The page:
No one understands like Jesus,
When the foes of life assail;
You should never be discouraged,
Jesus cares and will not fail.

No one understands like Jesus,
When you falter on the way;
Tho’ you fail Him, sadly fail Him
He will pardon you today.

No one understands like Jesus,
When the days are dark and grim;
No one is so near, so dear as Jesus,
Cast your every care on Him.

–John W. Peterson,  made well known by George Beverly Shea

Since then we have a great high priest who has passed through the heavens, Jesus, the Son of God, let us hold fast our confession. For we do not have a high priest who is unable to sympathize with our weaknesses, but one who in every respect has been tempted as we are, yet without sin. Let us then with confidence draw near to the throne of grace, that we may receive mercy and find grace to help in time of need.” (Hebrews 4:14–16, ESV)


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Heath Lambert:

Do you feel the pressure? I do. Everywhere you look there is a new diet and exercise regimen being hailed: Weight Watchers, Weigh Down (remember?), Jenny Craig, Atkins, South Beach, Cross Fit, Curves, your best friend’s unique method. Everyone—everyone—has a different take on the best way to lose weight, but they all have one thing in common: we must get skinny.

As I listen to the cacophony of voices impressing thinness on us, I hear two dominate concerns. The first concern is the one for health. Many look at the diet of most western Christians high in fat and sugar, and are concerned that we are hastening to a death by caloric intake.

The other concern is appearance. The wealth of Western culture affords a unique opportunity to consider aesthetics, and everything here is beautiful. Our cultural role models are beautiful. The people on television, in movies, and splashed on the cover of magazines are all beautiful. This beauty is usually measured in inches. I am convinced that many Christians concerned about weight are more concentrated on their appearance than anything else.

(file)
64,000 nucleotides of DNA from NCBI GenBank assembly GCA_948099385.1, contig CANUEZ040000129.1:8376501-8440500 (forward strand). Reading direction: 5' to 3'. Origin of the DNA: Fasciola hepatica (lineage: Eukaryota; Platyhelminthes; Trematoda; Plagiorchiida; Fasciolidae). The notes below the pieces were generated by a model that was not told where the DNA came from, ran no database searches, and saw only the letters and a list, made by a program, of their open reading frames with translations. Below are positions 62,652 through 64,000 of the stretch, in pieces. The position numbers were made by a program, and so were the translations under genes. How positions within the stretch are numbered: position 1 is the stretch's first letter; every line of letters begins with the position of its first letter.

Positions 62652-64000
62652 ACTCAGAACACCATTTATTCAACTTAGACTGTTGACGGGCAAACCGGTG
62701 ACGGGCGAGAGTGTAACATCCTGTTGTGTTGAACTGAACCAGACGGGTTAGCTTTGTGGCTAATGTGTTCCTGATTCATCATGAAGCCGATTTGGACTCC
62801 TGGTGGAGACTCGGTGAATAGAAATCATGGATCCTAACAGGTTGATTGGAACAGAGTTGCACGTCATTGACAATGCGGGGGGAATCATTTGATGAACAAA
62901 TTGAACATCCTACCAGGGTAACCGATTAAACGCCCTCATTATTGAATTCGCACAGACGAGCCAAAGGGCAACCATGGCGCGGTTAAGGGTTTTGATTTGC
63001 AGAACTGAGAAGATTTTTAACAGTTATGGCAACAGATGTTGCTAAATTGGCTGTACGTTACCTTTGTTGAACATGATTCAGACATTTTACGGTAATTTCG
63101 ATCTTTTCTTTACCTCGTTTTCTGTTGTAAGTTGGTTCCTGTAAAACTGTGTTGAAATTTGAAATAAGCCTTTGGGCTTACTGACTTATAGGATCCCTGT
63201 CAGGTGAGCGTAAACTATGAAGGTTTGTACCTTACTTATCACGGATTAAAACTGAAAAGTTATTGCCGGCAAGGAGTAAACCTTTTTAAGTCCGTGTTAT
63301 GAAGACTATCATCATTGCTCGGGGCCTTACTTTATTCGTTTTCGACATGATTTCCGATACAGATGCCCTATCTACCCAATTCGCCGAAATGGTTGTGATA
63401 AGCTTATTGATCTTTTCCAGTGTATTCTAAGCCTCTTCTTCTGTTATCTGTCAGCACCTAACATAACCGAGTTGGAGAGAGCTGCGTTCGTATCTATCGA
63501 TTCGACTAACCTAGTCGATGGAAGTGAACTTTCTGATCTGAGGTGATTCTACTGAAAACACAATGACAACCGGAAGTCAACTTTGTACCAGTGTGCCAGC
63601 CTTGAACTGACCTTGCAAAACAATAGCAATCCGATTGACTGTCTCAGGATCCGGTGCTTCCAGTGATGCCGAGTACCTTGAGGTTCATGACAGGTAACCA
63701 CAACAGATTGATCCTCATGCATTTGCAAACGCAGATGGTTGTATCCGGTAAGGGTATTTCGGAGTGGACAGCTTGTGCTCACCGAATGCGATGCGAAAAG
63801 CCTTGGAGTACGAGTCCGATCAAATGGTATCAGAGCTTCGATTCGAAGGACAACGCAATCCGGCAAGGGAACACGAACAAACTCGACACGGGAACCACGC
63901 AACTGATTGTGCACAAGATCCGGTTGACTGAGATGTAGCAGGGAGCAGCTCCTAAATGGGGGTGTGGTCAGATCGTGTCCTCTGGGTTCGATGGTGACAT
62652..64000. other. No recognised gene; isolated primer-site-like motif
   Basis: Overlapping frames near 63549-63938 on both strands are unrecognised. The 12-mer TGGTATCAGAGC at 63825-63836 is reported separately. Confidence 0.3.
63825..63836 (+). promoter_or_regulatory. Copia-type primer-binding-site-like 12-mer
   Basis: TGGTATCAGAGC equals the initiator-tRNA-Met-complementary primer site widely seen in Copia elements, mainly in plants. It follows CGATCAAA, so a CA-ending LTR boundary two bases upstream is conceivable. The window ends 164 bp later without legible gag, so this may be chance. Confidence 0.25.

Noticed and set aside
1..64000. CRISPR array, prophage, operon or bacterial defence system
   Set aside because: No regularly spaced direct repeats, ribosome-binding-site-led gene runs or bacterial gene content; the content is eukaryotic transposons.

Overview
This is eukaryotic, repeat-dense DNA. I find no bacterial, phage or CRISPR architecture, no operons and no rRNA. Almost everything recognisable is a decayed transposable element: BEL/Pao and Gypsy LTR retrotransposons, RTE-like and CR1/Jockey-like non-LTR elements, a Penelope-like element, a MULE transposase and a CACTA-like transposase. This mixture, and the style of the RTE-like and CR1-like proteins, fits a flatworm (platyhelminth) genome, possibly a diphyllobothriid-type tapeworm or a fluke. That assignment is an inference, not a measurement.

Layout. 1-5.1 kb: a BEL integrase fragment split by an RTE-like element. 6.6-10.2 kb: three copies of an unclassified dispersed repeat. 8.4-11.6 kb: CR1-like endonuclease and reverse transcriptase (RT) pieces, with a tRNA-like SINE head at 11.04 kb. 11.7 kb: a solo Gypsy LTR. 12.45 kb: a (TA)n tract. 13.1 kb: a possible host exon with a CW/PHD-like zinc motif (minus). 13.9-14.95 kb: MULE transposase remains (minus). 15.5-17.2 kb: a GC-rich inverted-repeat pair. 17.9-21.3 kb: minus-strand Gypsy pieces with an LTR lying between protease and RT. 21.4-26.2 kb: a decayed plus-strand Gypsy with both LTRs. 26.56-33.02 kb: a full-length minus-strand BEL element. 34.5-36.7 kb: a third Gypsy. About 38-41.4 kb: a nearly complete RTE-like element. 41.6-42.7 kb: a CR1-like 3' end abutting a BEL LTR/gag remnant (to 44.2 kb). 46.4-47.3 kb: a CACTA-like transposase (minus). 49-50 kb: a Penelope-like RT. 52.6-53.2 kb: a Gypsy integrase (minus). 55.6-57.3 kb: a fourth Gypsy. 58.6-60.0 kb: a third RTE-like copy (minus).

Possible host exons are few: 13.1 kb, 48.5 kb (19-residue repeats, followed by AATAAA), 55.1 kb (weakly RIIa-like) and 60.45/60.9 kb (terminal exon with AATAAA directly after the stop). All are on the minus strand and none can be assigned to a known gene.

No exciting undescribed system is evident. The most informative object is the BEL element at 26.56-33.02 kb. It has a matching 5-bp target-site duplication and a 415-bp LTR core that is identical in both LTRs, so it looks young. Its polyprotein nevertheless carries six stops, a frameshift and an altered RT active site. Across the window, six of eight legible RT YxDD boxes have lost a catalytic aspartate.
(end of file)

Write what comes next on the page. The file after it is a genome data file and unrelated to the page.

There is some value in these concerns. I am all for stewardship of your body in health and appearance. There’s no virtue in not bathing or in constantly eating deep-fried double-decker bacon burgers (a real menu item in the restaurant I am sitting in as I write). Though there is some value, I am absolutely persuaded that what drives most of these concerns is fear. Concern for health and appearance is one thing; fear is another.

Heath addresses our fears in what we eat and then he reminds us of some virtues we should keep in mind as we eat (and have a cheeseburger every once in a while).  He discusses the following guidelines.  Eat. . .

  1. in a spirit of discipline and self-control
  2. in a spirit of thankfulness
  3. in a spirit of service
  4. in faith

Read  “Weight-Loss, Fear, and Eating Cheeseburgers to the Glory of God.”